ISLAMIC STATE: Hezbollah acknowledges its fighters are in Iraq as the Obama administration ups efforts to combat Islamic State propaganda.
The Washington Post’s Liz Sly and Suzan Haidamous: “The leader of Lebanon’s Hezbollah movement acknowledged for the first time Monday that the Shiite militia has sent fighters to Iraq, and he urged Arab states throughout the region to set aside sectarian rivalries to confront the threat posed by the Islamic State.”
The New York Times’ Eric Schmitt: “The Obama administration is revamping its effort to counter the Islamic State’s propaganda machine, acknowledging that the terrorist group has been far more effective in attracting new recruits, financing and global notoriety than the United States and its allies have been in thwarting it.”
DENMARK: More details emerge about Omar Abdel Hamid El-Hussein, who was a study in contrasts, as Denmark debates free speech.
The Washington Post’s Griff Witte and Karla Adam: “[A]uthorities said Hussein was part of a network — a criminal gang called the Brothas that has traditionally traded in drugs and theft but whose members have lately been lured by radical Islam.”
The Wall Street Journal’s Jens Hansegard and Christina Zander: “Tens of thousands of people rallied in Copenhagen after the weekend shootings in Denmark, with many vowing to defend free speech in the face of threats, echoing a similar moment a decade ago when a newspaper stirred outrage with its caricatures of the Prophet Muhammad.”
UKRAINE: Ukraine suffers its first casualties since the cease-fire as its troops are trapped.
The Guardian’s Alec Luhn: “The Ukrainian military said on Monday that rebels had fired on its troops 112 times in the past 24 hours. At least five Ukrainian fighters have been killed and 25 wounded since the ceasefire began on Sunday.”
The New York Times’ Andrew E. Kramer: “The plight of as many as 8,000 Ukrainian troops trapped in the vicinity of Debaltseve, as well as the prospects for an already fragile truce, look decidedly dimmer on Monday after a Russian television correspondent strolled down what was supposed to be a hotly contested road.”
KAYLA MUELLER: More details about the final months of Mueller’s life emerge.
The Arizona Republic’s Rebekah L. Sanders and Richard Ruelas: “A now-33-year-old Syrian photographer identified as Omar Alkhani who worked for years to document the civil war in his country and was known to her family and friends as Mueller’s boyfriend, and at times even as her fiancé or husband.”
IRAN: Iran denies cooperation with Washington on the Islamic State.
Reuters: “Iran has denied a Wall Street Journal report that Supreme Leader Ayatollah Ali Khamenei recently responded to a letter sent in October by U.S. President Barack Obama suggesting cooperation with Iran in fighting Islamic State in Iraq and Syria.”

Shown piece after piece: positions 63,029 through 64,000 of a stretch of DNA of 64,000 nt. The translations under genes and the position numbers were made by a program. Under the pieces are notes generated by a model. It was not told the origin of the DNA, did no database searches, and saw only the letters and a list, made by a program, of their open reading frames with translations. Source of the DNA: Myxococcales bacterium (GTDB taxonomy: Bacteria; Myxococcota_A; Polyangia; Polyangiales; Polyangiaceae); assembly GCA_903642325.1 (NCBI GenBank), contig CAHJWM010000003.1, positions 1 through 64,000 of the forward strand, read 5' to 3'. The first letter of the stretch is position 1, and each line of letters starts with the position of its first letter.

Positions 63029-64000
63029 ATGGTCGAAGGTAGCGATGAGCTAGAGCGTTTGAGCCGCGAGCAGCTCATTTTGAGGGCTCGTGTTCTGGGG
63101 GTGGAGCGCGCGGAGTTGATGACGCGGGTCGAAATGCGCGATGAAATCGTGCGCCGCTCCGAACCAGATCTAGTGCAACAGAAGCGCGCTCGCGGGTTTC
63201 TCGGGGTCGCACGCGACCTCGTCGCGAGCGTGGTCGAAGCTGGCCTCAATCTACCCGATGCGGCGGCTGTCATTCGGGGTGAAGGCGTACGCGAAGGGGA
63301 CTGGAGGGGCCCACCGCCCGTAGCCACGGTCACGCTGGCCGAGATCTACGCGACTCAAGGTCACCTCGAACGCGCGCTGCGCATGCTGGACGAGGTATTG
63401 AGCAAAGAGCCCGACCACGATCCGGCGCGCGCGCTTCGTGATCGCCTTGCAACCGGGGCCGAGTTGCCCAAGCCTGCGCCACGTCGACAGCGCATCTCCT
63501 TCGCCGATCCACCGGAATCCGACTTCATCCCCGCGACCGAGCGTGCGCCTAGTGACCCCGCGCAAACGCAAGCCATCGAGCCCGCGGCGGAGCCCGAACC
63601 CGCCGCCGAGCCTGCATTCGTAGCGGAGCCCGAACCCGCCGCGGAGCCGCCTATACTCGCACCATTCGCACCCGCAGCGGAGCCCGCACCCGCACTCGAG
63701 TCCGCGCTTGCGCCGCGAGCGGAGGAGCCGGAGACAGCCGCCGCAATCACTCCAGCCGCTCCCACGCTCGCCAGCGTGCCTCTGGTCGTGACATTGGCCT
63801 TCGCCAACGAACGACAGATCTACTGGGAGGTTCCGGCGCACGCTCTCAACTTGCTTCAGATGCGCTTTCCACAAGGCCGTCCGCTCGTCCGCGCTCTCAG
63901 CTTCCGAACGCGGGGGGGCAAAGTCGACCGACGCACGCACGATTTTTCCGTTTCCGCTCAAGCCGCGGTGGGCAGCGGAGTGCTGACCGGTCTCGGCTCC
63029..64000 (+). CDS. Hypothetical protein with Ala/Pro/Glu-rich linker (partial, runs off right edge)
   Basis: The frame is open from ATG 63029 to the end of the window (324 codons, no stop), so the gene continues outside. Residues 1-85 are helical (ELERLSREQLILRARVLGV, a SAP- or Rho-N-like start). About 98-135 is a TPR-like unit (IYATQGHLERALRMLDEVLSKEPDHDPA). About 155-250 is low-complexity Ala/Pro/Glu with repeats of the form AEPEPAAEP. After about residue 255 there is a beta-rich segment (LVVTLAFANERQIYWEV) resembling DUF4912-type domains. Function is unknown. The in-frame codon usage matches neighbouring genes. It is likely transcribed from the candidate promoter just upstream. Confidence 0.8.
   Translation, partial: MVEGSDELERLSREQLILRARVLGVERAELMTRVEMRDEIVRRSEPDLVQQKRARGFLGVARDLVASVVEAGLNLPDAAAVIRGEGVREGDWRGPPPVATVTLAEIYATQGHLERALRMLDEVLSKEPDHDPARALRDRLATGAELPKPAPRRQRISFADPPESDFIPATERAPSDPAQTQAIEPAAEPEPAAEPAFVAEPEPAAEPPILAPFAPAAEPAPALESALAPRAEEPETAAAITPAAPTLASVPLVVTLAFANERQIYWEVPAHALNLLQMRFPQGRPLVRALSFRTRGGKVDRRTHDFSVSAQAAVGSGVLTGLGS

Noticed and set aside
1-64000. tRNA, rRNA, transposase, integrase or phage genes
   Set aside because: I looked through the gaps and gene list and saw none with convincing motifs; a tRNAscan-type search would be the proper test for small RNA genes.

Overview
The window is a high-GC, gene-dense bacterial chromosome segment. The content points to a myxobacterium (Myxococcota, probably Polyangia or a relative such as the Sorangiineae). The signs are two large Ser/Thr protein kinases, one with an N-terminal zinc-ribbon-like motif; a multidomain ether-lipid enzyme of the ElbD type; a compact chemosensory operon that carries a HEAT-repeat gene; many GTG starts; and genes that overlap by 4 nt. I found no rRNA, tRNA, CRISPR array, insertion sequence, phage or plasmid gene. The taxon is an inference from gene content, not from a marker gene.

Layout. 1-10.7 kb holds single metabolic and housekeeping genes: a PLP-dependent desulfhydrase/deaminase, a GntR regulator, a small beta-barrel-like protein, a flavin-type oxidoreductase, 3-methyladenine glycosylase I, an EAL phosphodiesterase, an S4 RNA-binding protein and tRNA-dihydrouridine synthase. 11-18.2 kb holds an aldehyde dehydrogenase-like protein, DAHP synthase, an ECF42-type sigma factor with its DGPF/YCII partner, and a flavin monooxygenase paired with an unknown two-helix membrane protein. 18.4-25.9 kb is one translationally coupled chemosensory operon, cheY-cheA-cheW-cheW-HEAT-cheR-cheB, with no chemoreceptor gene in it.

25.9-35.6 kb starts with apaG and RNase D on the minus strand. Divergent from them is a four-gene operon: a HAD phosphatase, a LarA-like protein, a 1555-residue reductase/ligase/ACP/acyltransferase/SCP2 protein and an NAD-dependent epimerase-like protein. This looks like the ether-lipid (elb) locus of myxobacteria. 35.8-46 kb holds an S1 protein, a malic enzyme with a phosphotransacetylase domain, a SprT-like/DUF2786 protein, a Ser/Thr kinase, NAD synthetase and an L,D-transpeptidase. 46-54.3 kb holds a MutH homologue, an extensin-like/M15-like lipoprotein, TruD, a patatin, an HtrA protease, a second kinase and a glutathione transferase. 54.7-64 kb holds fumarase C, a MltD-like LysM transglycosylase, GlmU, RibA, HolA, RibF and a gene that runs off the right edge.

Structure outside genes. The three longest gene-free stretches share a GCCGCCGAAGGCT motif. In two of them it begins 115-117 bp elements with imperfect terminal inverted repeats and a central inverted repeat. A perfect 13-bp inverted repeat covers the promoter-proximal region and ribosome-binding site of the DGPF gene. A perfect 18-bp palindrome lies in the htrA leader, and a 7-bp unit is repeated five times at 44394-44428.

AFRICA AND THE MIDDLE EAST: Houthis threaten a takeover as fears of civil war mount. European leaders reject calls for Jews to return to Israel. Meanwhile, Nigerian troops have reclaimed a town from Boko Haram.
The Washington Post’s Hugh Naylor on a hostile move by Houthis: “The Shiite insurgents who have toppled Yemen’s government are threatening to take over a key oil-producing province to the east of the capital, triggering fears that the country could explode in all-out civil war.”
The Guardian’s Peter Beaumont on European leaders rejecting Israeli Prime Minister Benjamin Netanyahu’s calls for European Jews to migrate to Israel: “[T]he French prime minister, Manuel Valls — who was speaking after several hundred Jewish headstones were vandalised at a cemetery in eastern France – said that he regretted Netanyahu’s call.”
The BBC: “The recapture of Monguno was considered key to protecting the far larger city of Maiduguri, capital of Borno state.”
NORTH KOREA: North Korea’s U.N. ambassador defended his country’s human rights record after a threat to refer the country to the International Criminal Court.
Reuters’s Michelle Nichols: “Jang also said he asked the United States to scrap a conference on human rights in North Korea to be held at Washington’s Center for Strategic and International Studies (CSIS) think tank on Tuesday.”
CHAPEL HILL SHOOTINGS: Protests over the shooting go international.
The Raleigh News and Observer’s Anne Blythe: “The day after several thousand people marched in Qatar to show solidarity with the families of three Muslims killed last week in Chapel Hill, a Durham County grand jury handed up indictments against the man accused of killing them.”
CYBER: A Russian firm accused the National Security Agency of corporate espionage.
Reuters’s Joseph Menn: “The U.S. National Security Agency has figured out how to hide spying software deep within hard drives made by Western Digital, Seagate, Toshiba and other top manufacturers, giving the agency the means to eavesdrop on the majority of the world’s computers, according to cyber researchers and former operatives.”
EBOLA: Liberian children return to school for the first time since the outbreak began.
The Associated Press: “Students in Liberia returned to their classrooms Monday after a six-month closure during the Ebola epidemic that left thousands dead, lining up in their uniforms to have their temperatures taken before they could enter school gates.”
AND FINALLY, given the inclement weather on the east coast, here’s something to get excited about: thunder snow.